Their influence on Goyer was profound.
“I had read and heard about many of the past Rhodes winners from Duke and they seemed like very nice, thoughtful, and interesting people. One whom I met last fall spoke of the lifelong friendships the Rhodes community provides. His glowing account of the experience he had with his fellow Rhodes Scholars at Oxford made me eager to want to join their ranks so that I too could cultivate such relationships.”
Recognition for Division I Student Athletes
While much has been made in recent years of the less than stellar graduation rates for Division I athletes at some institutions, Goyer’s selection was proof-positive that there is more to the story than the more publicized results. In fact, the former Duke tennis player was joined by Florida State football player Myron Rolle as 2008 Atlantic Coast Conference athletes to be selected to study at Oxford.
Ever-mindful that the scholarship represents opportunity as much as it does recognition, Goyer said she hopes to utilize the Oxford experience to further develop the Coach for College program. She hopes to develop the program into a truly global initiative, expanding it to other countries while incorporating other American universities into the mix.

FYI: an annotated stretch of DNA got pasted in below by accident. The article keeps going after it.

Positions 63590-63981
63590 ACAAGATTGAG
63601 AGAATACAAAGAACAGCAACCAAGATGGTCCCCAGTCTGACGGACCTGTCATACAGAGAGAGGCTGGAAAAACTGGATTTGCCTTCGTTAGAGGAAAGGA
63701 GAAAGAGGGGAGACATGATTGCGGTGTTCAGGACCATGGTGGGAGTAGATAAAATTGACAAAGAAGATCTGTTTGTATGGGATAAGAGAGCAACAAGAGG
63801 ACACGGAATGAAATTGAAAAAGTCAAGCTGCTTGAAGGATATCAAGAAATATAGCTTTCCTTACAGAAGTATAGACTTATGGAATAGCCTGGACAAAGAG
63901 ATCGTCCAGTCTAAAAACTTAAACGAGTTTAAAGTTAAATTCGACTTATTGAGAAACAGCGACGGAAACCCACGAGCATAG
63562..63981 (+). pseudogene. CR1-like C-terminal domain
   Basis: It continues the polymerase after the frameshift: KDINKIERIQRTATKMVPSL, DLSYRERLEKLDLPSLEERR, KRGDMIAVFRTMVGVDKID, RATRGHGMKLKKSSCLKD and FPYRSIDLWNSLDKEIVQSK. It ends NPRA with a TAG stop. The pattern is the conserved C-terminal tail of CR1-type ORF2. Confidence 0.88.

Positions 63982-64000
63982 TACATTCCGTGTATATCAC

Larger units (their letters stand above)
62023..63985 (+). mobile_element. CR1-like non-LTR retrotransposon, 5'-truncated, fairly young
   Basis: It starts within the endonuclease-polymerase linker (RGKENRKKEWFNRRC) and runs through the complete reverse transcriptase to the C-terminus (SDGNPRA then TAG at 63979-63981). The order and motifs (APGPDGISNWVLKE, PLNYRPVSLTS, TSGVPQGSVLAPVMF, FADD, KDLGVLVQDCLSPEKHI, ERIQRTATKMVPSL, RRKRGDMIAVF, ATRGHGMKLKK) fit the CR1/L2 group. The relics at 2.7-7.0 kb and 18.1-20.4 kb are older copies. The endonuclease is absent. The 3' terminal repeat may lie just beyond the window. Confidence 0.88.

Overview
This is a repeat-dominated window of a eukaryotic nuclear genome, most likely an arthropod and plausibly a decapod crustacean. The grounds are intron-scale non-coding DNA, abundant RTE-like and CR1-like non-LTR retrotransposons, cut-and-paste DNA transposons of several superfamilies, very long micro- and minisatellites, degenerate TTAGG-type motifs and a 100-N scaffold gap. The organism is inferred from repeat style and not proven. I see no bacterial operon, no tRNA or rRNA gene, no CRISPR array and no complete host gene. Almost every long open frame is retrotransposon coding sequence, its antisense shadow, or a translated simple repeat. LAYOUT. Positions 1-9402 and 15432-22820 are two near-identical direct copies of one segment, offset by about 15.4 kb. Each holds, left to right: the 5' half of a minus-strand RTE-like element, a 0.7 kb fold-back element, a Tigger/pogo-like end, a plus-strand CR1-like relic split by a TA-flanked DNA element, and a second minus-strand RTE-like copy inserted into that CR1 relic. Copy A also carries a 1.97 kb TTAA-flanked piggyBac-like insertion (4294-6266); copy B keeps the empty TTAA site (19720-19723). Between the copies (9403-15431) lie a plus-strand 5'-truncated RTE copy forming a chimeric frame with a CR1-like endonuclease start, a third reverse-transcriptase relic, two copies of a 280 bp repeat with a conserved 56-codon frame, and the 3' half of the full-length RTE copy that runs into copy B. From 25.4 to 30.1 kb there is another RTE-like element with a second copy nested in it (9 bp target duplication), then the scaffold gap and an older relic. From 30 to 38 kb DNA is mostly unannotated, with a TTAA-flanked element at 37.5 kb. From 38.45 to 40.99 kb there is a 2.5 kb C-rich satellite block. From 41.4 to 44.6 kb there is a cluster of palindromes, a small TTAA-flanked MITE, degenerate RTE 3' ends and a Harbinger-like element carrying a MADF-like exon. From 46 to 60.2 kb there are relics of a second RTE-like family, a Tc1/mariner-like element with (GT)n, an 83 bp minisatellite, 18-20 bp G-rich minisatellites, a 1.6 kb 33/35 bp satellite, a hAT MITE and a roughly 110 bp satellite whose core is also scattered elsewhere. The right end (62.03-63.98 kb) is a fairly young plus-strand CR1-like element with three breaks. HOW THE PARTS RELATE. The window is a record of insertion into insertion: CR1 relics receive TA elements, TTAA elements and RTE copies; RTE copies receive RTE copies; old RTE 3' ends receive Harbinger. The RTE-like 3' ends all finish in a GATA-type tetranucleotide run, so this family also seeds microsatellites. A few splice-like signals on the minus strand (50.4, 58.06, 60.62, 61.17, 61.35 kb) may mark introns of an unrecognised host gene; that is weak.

“One of the reasons why I wanted to go to Oxford was to study comparative international education to learn more about the different education systems, academic curricula, personnel of the different countries so I could see which ones would be a good fit for the Coach for College program.”
While still looking forward, the driven young lady did pause, if only for a brief moment, to reflect on her accomplishment.
“I just feel so lucky, and thrilled to now have the opportunity to study at Oxford. This is definitely the biggest thing that has ever happened to me.”
Photo of Mryon Rolle and Parker Goyer courtesy of Amy M. Stone.